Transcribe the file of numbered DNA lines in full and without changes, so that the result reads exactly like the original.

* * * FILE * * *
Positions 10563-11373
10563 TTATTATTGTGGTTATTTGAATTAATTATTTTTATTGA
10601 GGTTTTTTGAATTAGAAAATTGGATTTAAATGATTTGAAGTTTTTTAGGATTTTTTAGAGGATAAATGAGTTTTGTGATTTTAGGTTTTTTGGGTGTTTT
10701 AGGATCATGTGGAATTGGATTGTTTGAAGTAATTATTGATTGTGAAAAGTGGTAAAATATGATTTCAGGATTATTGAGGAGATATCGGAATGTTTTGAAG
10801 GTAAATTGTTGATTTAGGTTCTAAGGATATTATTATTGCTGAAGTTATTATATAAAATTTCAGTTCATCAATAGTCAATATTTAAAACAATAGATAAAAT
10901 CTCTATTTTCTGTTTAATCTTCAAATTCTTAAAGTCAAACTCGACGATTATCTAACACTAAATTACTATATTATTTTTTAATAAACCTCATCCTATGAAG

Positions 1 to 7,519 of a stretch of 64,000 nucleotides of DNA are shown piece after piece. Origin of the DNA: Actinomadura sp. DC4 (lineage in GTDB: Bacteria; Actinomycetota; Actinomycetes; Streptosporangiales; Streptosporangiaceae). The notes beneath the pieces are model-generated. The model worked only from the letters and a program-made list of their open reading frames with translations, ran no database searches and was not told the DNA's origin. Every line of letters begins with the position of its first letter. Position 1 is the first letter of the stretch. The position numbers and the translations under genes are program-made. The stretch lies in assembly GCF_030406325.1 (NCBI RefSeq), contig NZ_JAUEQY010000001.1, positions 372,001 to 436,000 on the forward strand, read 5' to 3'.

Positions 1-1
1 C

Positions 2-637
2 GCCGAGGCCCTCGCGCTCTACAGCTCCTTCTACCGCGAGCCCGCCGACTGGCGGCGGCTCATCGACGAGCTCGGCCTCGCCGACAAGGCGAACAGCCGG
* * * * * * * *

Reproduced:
Positions 10563-11373
10563 TTATTATTGTGGTTATTTGAATTAATTATTTTTATTGA
10601 GGTTTTTTGAATTAGAAAATTGGATTTAAATGATTTGAAGTTTTTTAGGATTTTTTAGAGGATAAATGAGTTTTGTGATTTTAGGTTTTTTGGGTGTTTT
10701 AGGATCATGTGGAATTGGATTGTTTGAAGTAATTATTGATTGTGAAAAGTGGTAAAATATGATTTCAGGATTATTGAGGAGATATCGGAATGTTTTGAAG
10801 GTAAATTGTTGATTTAGGTTCTAAGGATATTATTATTGCTGAAGTTATTATATAAAATTTCAGTTCATCAATAGTCAATATTTAAAACAATAGATAAAAT
10901 CTCTATTTTCTGTTTAATCTTCAAATTCTTAAAGTCAAACTCGACGATTATCTAACACTAAATTACTATATTATTTTTTAATAAACCTCATCCTATGAAG

Positions 1 to 7,519 of a stretch of 64,000 nucleotides of DNA are shown piece after piece. Origin of the DNA: Actinomadura sp. DC4 (lineage in GTDB: Bacteria; Actinomycetota; Actinomycetes; Streptosporangiales; Streptosporangiaceae). The notes beneath the pieces are model-generated. The model worked only from the letters and a program-made list of their open reading frames with translations, ran no database searches and was not told the DNA's origin. Every line of letters begins with the position of its first letter. Position 1 is the first letter of the stretch. The position numbers and the translations under genes are program-made. The stretch lies in assembly GCF_030406325.1 (NCBI RefSeq), contig NZ_JAUEQY010000001.1, positions 372,001 to 436,000 on the forward strand, read 5' to 3'.

Positions 1-1
1 C

Positions 2-637
2 GCCGAGGCCCTCGCGCTCTACAGCTCCTTCTACCGCGAGCCCGCCGACTGGCGGCGGCTCATCGACGAGCTCGGCCTCGCCGACAAGGCGAACAGCCGG